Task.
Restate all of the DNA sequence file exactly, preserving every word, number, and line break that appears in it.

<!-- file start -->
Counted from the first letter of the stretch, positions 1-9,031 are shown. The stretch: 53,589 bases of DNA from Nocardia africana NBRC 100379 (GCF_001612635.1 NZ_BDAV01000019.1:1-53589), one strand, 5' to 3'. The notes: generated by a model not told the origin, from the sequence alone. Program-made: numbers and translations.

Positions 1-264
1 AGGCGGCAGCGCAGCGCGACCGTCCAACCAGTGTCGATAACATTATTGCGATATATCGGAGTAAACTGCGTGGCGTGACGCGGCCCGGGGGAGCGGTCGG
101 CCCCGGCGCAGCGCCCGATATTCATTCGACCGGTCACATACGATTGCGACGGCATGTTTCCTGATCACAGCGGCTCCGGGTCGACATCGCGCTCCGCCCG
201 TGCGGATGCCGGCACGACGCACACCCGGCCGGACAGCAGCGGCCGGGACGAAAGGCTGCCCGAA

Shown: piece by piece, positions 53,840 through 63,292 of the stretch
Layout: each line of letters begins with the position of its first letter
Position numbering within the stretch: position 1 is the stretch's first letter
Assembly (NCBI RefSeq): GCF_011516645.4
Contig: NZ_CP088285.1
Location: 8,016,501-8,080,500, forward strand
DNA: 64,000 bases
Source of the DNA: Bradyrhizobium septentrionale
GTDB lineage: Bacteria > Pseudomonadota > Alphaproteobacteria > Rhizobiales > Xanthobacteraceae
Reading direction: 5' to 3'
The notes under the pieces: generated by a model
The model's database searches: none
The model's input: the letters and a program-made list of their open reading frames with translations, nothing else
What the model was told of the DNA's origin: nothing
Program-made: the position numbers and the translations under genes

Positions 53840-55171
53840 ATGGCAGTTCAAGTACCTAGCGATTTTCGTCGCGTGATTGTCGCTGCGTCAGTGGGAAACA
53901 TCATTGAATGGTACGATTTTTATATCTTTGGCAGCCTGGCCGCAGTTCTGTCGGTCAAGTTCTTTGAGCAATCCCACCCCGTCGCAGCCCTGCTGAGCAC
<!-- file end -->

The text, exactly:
Counted from the first letter of the stretch, positions 1-9,031 are shown. The stretch: 53,589 bases of DNA from Nocardia africana NBRC 100379 (GCF_001612635.1 NZ_BDAV01000019.1:1-53589), one strand, 5' to 3'. The notes: generated by a model not told the origin, from the sequence alone. Program-made: numbers and translations.

Positions 1-264
1 AGGCGGCAGCGCAGCGCGACCGTCCAACCAGTGTCGATAACATTATTGCGATATATCGGAGTAAACTGCGTGGCGTGACGCGGCCCGGGGGAGCGGTCGG
101 CCCCGGCGCAGCGCCCGATATTCATTCGACCGGTCACATACGATTGCGACGGCATGTTTCCTGATCACAGCGGCTCCGGGTCGACATCGCGCTCCGCCCG
201 TGCGGATGCCGGCACGACGCACACCCGGCCGGACAGCAGCGGCCGGGACGAAAGGCTGCCCGAA

Shown: piece by piece, positions 53,840 through 63,292 of the stretch
Layout: each line of letters begins with the position of its first letter
Position numbering within the stretch: position 1 is the stretch's first letter
Assembly (NCBI RefSeq): GCF_011516645.4
Contig: NZ_CP088285.1
Location: 8,016,501-8,080,500, forward strand
DNA: 64,000 bases
Source of the DNA: Bradyrhizobium septentrionale
GTDB lineage: Bacteria > Pseudomonadota > Alphaproteobacteria > Rhizobiales > Xanthobacteraceae
Reading direction: 5' to 3'
The notes under the pieces: generated by a model
The model's database searches: none
The model's input: the letters and a program-made list of their open reading frames with translations, nothing else
What the model was told of the DNA's origin: nothing
Program-made: the position numbers and the translations under genes

Positions 53840-55171
53840 ATGGCAGTTCAAGTACCTAGCGATTTTCGTCGCGTGATTGTCGCTGCGTCAGTGGGAAACA
53901 TCATTGAATGGTACGATTTTTATATCTTTGGCAGCCTGGCCGCAGTTCTGTCGGTCAAGTTCTTTGAGCAATCCCACCCCGTCGCAGCCCTGCTGAGCAC